The likeable Western Australian plays just two tournaments a year these days, the Australian Open and the Australian PGA, and yesterday he made the cut at the former putting from the ‘wrong’ side of the ball.
That’s an impressive achievement for a 46-year-old whose full time competitive career ended some years ago but whose love for his national championship draws him back to Australia every year.
“It’s going well a year on,” O’Hern said of the switch in putting styles, which he first made 12 months ago. “It’s about the same as it was last year.
“I had 26 putts yesterday so that’s all right. I had a few more today though. I didn’t get the ball up and down very well.”
O’Hern is making his annual pilgrimage to Australia from his base in the United States because he simply loves to play in his home country.
And with starts at both this week’s Open and next week’s PGA the competitor within still harbours ambitions of a potentially special performance.
Nick O'Hern putting right-handed during Friday's second round of the Australian Open.
“It’s the Aussie Open,” he says bluntly when asked why he makes the long-haul flight every year despite playing no other tournament golf.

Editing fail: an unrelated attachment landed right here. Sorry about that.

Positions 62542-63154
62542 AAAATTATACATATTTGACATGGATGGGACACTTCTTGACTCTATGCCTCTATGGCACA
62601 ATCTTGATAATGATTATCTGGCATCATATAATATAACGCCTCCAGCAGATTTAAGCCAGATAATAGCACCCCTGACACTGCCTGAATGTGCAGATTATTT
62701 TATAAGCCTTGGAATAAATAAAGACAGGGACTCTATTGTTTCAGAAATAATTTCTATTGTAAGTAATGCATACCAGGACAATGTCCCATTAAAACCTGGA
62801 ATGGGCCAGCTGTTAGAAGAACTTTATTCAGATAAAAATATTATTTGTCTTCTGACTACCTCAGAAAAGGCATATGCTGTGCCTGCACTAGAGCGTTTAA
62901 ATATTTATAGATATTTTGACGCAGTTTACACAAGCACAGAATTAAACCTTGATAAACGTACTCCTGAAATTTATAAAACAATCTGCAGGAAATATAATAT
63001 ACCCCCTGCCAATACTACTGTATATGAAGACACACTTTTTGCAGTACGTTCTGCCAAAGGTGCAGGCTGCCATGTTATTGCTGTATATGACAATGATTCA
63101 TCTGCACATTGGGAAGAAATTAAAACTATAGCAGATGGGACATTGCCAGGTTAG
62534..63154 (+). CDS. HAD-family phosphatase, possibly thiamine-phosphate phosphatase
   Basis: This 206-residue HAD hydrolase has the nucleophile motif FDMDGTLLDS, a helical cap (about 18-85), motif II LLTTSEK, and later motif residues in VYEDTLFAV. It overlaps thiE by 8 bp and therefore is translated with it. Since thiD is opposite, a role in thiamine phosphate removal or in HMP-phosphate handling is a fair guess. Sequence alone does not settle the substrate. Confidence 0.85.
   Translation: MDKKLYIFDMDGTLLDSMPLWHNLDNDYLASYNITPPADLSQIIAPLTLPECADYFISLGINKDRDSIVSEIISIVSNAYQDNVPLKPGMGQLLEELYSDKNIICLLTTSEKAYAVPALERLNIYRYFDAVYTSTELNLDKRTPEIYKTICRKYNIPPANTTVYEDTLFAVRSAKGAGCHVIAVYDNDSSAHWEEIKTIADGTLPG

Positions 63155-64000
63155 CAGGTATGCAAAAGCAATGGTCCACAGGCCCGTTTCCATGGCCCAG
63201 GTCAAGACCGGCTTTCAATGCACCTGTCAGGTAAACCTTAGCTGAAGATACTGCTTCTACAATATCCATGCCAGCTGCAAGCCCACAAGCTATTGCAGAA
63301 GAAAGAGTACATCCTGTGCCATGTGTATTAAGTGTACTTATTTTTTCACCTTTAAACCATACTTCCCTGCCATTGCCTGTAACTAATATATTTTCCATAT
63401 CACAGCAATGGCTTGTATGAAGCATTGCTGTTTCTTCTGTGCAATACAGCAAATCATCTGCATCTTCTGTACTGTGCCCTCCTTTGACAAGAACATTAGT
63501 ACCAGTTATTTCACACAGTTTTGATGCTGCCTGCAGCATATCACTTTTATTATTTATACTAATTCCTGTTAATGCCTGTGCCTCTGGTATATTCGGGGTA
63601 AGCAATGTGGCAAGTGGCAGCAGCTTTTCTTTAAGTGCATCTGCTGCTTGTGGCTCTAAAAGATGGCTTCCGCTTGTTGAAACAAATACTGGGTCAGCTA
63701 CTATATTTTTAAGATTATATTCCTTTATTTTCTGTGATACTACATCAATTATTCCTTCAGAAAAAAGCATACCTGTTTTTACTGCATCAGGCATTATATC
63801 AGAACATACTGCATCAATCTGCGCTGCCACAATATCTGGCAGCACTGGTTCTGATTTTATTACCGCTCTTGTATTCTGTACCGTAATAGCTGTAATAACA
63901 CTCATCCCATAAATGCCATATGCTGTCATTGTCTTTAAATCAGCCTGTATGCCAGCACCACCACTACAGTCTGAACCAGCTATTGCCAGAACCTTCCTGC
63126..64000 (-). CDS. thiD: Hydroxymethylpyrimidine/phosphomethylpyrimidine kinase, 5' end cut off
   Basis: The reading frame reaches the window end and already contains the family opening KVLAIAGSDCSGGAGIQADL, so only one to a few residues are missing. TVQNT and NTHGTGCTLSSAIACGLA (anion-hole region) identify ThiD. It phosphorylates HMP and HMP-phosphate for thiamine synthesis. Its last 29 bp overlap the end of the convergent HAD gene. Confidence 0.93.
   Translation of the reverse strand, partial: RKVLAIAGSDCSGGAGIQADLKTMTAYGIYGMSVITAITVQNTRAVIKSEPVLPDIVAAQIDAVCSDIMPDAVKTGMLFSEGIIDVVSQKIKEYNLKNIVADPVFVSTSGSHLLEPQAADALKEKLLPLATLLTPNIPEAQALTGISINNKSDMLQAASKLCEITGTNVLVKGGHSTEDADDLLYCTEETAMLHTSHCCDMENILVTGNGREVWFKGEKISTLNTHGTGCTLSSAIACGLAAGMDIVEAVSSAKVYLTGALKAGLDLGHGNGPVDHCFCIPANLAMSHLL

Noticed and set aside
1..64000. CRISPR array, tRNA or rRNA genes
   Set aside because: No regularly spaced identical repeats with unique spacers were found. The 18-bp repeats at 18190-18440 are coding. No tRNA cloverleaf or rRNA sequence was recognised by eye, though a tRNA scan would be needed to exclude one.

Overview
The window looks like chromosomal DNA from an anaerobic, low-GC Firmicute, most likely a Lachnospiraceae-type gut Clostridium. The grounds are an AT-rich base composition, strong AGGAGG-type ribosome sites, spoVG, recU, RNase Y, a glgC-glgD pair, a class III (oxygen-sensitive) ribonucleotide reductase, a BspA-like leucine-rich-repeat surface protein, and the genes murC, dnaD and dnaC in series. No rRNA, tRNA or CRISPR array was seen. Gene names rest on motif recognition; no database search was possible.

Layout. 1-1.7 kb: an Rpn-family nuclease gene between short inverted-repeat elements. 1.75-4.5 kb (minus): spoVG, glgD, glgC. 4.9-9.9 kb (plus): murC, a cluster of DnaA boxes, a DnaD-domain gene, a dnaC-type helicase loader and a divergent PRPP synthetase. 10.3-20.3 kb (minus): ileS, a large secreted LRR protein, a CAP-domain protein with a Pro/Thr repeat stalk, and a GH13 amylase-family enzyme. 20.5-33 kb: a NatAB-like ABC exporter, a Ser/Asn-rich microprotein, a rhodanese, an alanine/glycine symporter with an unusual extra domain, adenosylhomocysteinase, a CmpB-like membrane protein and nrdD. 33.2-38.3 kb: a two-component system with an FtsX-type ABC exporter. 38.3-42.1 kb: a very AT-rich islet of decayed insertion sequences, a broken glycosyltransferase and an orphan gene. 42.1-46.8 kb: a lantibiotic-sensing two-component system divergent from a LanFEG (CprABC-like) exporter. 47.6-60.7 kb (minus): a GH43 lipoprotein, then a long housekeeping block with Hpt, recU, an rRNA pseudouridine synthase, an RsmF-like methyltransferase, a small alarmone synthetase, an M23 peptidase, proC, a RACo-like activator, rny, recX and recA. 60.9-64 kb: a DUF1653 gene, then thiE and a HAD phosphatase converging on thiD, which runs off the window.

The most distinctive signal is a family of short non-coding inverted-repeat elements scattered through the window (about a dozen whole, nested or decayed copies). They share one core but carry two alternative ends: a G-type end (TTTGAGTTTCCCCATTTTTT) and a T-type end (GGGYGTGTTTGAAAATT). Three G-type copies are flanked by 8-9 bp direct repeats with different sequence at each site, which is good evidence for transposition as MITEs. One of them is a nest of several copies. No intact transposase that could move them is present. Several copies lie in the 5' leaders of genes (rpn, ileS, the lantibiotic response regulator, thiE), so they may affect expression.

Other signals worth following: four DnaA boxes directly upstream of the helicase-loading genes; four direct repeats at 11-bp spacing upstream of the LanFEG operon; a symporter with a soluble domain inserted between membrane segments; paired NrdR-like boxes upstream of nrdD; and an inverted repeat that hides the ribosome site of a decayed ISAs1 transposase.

“And this is my 20th one. I love these two tournaments and I figure if I can catch lightning in a bottle something good might happen.
“And I can still play. I play a lot of social golf back home and I still shoot under par and all that though obviously social golf and tournament golf are two different things.”
At 2-over for 36 holes this week O’Hern made the cut on the number and now has the chance to test both his right handed putting stroke and the theories he espouses in his self-published book, Tour Mentality – Inside The Mind Of A Tour Pro.
Released last year, the book details O’Hern’s thought processes on the course, including in his two famous matchplay victories over Tiger Woods in the mid 2000s.
“This is a great opportunity for me to put everything that I wrote in the book into practice,” he said at The Australian.
“Mentally I have to be really strong to play these two tournaments.”
So far O’Hern – and his unorthodox putting method – are holding up well and with two rounds to go in the 102nd Australian Open don’t be surprised if the likeable West Australian moves up the leaderboard.
He tees off at 8.19 today with New Zealand’s Michael Hendry.
LAUREN HIBBERT ON DEVELOPING A PRE SHOT ROUTINE:
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